Higher staff pay may mean larger classes, says Ofsted

Sir Michael Wilshaw Sir Michael Wilshaw says schools cannot have small classes and a highly-paid staff

Related Stories

Head teachers may have to increase class sizes if they are to pay the best teachers higher wages, the chief inspector of schools in England admits.

Sir Michael Wilshaw said schools could not afford "highly paid" staff while keeping class sizes small.

A new system of performance-related pay is being introduced for teachers in England from September this year.

The move has met with resistance from teachers, but the government says it is vital to recruit and reward the best.

Speaking at a seminar organised by the think-tank, Reform, Sir Michael, former head of Mossbourne Academy in Hackney, London, said: "The good heads know they have got these additional freedoms and will reorganise.

"[As] an ex-head teacher, I always said to the staff, 'I want a highly-paid staff, I want to reward those of you who are prepared to commit yourself to the school and do a good job in the classroom.

"To do that, might mean that we have larger classes. You can't have both. You can't have small classes - small groups - and a highly-paid staff.

"It might mean that head teachers have got to make [that choice]… So negotiation with the staff is going to be important."

'Invidious choice'

On the issue of performance-related pay for teachers, Christine Blower, general secretary of the National Union of Teachers, said: "This is an invidious choice no head teacher or governor would want to make.

"It gives the lie to the idea that changes to teachers' pay are a free chance for heads and governors to pay 'good teachers' more. The simple fact is there is no more money in the pot."

A spokeswoman for the Department for Education said: "It is vital that schools can recruit and reward the best teachers.

"We are reforming pay so schools can attract and retain the best teachers who have the greatest impact on their pupils' achievements.

"We expect heads to be able to judge what is best for their pupils."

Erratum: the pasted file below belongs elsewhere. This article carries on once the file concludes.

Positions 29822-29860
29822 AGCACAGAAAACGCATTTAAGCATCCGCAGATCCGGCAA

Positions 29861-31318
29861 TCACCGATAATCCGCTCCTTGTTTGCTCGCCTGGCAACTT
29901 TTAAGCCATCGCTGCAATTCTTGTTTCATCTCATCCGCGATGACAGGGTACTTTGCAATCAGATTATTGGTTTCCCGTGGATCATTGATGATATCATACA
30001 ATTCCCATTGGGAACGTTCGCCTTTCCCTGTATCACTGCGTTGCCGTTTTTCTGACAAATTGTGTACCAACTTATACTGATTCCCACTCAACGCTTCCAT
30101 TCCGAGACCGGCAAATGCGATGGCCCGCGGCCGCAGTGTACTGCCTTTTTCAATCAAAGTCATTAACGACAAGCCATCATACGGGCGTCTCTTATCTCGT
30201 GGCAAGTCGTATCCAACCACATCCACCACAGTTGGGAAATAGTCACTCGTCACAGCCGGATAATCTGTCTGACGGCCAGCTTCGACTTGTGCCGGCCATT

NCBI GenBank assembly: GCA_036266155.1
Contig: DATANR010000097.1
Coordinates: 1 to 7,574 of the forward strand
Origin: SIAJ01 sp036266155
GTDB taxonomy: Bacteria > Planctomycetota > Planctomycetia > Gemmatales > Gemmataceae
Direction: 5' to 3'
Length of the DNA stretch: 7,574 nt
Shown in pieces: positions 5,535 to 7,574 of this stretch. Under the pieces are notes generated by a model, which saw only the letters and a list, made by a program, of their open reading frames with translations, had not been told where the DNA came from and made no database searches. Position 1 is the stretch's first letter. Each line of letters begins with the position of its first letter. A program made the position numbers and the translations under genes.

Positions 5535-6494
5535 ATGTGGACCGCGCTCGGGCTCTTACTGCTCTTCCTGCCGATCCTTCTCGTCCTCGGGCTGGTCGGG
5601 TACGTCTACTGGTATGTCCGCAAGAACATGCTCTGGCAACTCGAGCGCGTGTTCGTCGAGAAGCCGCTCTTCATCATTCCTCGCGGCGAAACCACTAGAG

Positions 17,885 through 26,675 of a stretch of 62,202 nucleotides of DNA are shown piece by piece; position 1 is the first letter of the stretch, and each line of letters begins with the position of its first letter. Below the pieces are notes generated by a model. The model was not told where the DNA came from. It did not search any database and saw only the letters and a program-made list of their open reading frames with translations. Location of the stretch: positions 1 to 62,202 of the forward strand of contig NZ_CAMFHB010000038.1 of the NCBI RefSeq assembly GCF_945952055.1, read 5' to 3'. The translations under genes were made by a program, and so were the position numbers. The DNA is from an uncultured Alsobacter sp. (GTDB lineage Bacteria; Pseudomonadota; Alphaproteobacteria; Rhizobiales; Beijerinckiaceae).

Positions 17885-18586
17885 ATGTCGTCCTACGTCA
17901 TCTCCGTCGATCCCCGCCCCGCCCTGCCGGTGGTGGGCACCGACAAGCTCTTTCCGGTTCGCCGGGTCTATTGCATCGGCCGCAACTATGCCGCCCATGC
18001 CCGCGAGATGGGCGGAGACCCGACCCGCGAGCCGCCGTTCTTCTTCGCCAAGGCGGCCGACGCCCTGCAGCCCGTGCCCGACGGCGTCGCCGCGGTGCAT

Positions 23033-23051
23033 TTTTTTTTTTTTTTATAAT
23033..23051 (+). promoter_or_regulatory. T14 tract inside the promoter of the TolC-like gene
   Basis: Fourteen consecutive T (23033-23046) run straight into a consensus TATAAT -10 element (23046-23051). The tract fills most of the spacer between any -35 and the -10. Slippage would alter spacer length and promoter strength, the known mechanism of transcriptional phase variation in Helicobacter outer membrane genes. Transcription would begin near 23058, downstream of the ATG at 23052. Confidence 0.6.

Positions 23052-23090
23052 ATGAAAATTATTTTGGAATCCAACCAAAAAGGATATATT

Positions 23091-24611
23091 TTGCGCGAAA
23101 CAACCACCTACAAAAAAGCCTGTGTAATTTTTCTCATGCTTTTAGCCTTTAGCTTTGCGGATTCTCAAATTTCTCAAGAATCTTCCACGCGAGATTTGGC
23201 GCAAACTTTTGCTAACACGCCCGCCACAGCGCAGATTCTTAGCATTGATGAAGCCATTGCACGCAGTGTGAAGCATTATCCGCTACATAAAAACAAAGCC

Teachers' pay rises have previously reflected their length of service, but under the new reforms, there will be a stronger link between achievement and pay progression.

Advice to head teachers from the Department for Education suggests teachers' performance might be measured on their impact on pupil progress and on wider outcomes for pupils, improvements in specific areas, such as behaviour management or lesson planning, their impact on the effectiveness of other staff, as well as their wider contribution to the school.

More on This Story

Related Stories

The BBC is not responsible for the content of external Internet sites

More Education & Family stories



  • Elderly manSuicide decline

    The number of old people killing themselves has fallen. Why?

  • Petrol pumpPumping up

    Why are petrol prices rising again?

  • Image of George from Tube CrushTube crush

    How London's male commuters set Chinese hearts racing

  • TricycleTreasure trove

    The lost property shop stuffed with diamonds, bikes... and a leg

  • Boris Nemtsov'I loved Nemtsov'

    A murder in an atmosphere of hatred and intolerance

Try our new site and tell us what you think. Learn more
Take me there

Copyright © 2015 BBC. The BBC is not responsible for the content of external sites. Read more.

This page is best viewed in an up-to-date web browser with style sheets (CSS) enabled. While you will be able to view the content of this page in your current browser, you will not be able to get the full visual experience. Please consider upgrading your browser software or enabling style sheets (CSS) if you are able to do so.